Baby Food

Now that Laurel is 7 months old, we're feeding her solid food. She's still mostly a breastfed baby, nursing six to eight times in a 24 hour period, but I also prepare three "meals" a day for her. At the recommendation of our pediatrician, we're feeding her fortified infant cereal, instead of grinding up regular old oatmeal and rice, to make sure she gets enough iron. That, however, was pretty much the extent of the advice that our pediatrician gave us. He said that without a history of food allergies in the family, there was no real need to avoid anything except foods she could choke on until she gets the rest of her teeth. I found lots of, sometimes conflicting, information on the internet about how to start solids, which I basically decided to disregard, and just listen to the doctor.

Here's the approach we're taking.

First, despite a few recent experiments with fish and meat, we're a mostly vegetarian family. We eat a lot of beans and grains and vegetables. Furthermore, we cook a lot of food from scratch and buy fresh, organic, local food whenever possible.

Second, we're on a budget. The baby food you can buy at the store is really expensive! Therefore, we make our own.

Finally, we want to introduce solid foods in a way that will foster good life-long eating habits. I think this will come more into play as she gets older, but for right now, we sit down at least once a day for a meal together as a family. I give her an opportunity to feed herself for at least part of the meal. There's no rule to clean your plate in our house - eat until you are full and then make yourself a doggie bag for your leftovers (although it would be hard to enforce with a baby anyway...she blows raspberries when she's had enough). We want Laurel to know where food comes from and how it grows.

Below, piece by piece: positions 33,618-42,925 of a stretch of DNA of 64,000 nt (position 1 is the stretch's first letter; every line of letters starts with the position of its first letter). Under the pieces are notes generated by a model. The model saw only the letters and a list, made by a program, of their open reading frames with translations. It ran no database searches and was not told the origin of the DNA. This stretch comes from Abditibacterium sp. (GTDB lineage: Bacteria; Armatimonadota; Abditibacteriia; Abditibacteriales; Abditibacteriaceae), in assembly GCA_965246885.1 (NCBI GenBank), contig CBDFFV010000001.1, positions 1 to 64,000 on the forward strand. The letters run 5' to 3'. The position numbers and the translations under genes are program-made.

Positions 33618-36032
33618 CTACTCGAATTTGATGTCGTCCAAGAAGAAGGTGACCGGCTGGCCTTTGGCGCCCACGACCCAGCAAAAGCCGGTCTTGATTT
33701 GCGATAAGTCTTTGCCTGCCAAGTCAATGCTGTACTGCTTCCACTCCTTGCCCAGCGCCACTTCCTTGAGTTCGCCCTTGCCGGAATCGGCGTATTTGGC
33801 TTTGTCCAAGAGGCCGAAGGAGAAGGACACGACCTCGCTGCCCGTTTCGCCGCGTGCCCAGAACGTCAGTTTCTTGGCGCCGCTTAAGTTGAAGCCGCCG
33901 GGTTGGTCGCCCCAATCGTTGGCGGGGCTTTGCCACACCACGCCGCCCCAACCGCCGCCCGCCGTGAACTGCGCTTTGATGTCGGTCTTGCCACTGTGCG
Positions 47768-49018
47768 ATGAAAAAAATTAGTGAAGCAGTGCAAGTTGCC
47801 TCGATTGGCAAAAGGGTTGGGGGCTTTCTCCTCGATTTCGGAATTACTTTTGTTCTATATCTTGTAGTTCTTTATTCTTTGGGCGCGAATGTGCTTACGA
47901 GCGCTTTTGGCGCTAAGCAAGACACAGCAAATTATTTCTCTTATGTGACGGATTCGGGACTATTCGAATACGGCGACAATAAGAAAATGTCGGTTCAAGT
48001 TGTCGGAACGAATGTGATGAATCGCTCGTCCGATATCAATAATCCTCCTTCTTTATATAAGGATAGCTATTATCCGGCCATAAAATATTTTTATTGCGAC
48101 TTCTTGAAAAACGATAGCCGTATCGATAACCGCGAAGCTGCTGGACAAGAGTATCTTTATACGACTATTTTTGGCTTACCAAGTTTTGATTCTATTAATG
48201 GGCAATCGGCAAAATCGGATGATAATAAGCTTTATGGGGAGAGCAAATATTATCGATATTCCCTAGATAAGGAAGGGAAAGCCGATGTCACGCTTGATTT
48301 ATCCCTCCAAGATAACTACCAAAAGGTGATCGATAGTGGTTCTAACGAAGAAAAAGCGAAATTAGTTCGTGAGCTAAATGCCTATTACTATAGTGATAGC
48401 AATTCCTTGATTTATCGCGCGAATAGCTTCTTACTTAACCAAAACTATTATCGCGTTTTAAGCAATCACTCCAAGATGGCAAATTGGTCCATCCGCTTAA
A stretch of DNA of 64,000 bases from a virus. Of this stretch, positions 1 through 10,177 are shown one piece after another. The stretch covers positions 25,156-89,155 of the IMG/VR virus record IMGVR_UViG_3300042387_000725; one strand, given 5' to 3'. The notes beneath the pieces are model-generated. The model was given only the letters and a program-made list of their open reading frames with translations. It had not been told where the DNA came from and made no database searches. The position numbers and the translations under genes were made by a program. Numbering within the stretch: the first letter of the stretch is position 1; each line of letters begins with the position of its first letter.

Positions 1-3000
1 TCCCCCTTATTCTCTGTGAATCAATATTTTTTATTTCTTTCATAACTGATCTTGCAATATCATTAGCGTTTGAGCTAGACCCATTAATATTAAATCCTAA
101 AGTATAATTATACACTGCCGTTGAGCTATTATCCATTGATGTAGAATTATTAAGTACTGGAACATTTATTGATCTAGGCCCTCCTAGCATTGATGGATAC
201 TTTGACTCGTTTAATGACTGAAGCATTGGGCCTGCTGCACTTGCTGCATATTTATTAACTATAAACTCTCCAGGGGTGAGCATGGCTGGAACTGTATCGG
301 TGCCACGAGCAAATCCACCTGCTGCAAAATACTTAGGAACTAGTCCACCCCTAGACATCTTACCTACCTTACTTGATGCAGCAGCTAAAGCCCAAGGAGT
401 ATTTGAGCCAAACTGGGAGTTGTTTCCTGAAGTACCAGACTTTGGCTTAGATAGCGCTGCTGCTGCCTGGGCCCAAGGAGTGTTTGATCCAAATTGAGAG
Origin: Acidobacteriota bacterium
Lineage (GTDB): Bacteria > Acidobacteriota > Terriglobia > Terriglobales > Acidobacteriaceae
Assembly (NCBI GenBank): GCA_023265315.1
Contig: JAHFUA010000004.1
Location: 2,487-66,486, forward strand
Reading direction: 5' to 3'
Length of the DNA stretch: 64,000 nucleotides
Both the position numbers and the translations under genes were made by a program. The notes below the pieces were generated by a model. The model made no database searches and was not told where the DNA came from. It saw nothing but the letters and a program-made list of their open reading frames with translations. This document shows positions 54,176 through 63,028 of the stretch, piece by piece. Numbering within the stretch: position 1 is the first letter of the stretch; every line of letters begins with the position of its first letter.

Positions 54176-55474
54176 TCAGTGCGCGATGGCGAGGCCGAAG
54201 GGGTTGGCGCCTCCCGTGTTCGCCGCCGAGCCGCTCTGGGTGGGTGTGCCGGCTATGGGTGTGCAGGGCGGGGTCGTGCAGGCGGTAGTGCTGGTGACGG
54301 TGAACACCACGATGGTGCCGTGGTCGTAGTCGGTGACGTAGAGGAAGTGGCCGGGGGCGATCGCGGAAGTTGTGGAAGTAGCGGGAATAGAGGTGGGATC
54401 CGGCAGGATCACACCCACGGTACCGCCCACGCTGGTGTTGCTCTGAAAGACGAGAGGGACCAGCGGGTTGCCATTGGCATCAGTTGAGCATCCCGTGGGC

So what does this look like? Well, I have a small food mill that my friend Sarah gave to me. It's perfect for smooshing up veggies and fruits. I usually prepare 1-2 tablespoons of cereal, mixing it with either breastmilk, formula or water. Then I add another tablespoon or more of whatever other food Laurel is trying. So far, she likes avocados, peas, carrots, lentils, eggs and sweet potatoes. By far, her favorite food is sweet potatoes. She's not keen on applesauce, or most fruits, for that matter. She really hates bananas. If it's a food that needs to be cooked, I steam it or bake it, and then put it through the food mill, or simply mash it up with a fork.

I think as she starts to eat more, I'll want to come up with a better system of preparing larger batches of food at a time. Right now, I shop and prepare as I go. In a few weeks our CSA is starting. On Monday, Laurel met "our" farmer at the East Liberty market. Mark is planning to do a workshare for part of our CSA dues, and we're all looking forward to going to the farm to help. Once we get our CSA box, Laurel's diet will be based on whatever we get that week.

Laurel seems to enjoy both the eating and the social part of meals. She makes little munching motions with her mouth, "chewing" up her food. She says, "mmmm" when it's something she likes. She loves to play with spoons, although she often chews on the wrong side. She is taking many more baths since starting to eat...it's a messy venture!


Anonymous said...

How is it possible that you can have a post like this with no pictures? :)


Anonymous said...

Hey cuz,
For the long term... my friend makes her own baby food in a mini food processor on the weekend and fills up like 5 ice cube trays with all kinds of food, as long as it's smushable. They make perfect portions and last for a long time. Then in the morning she packs up a couple cubes in little tupperwares and they thaw by the time lunch and dinner come around or she nukes 'em.
Her little girl hates bananas too!
I can't wait to meet Laurel, my little bday buddy, see you in July!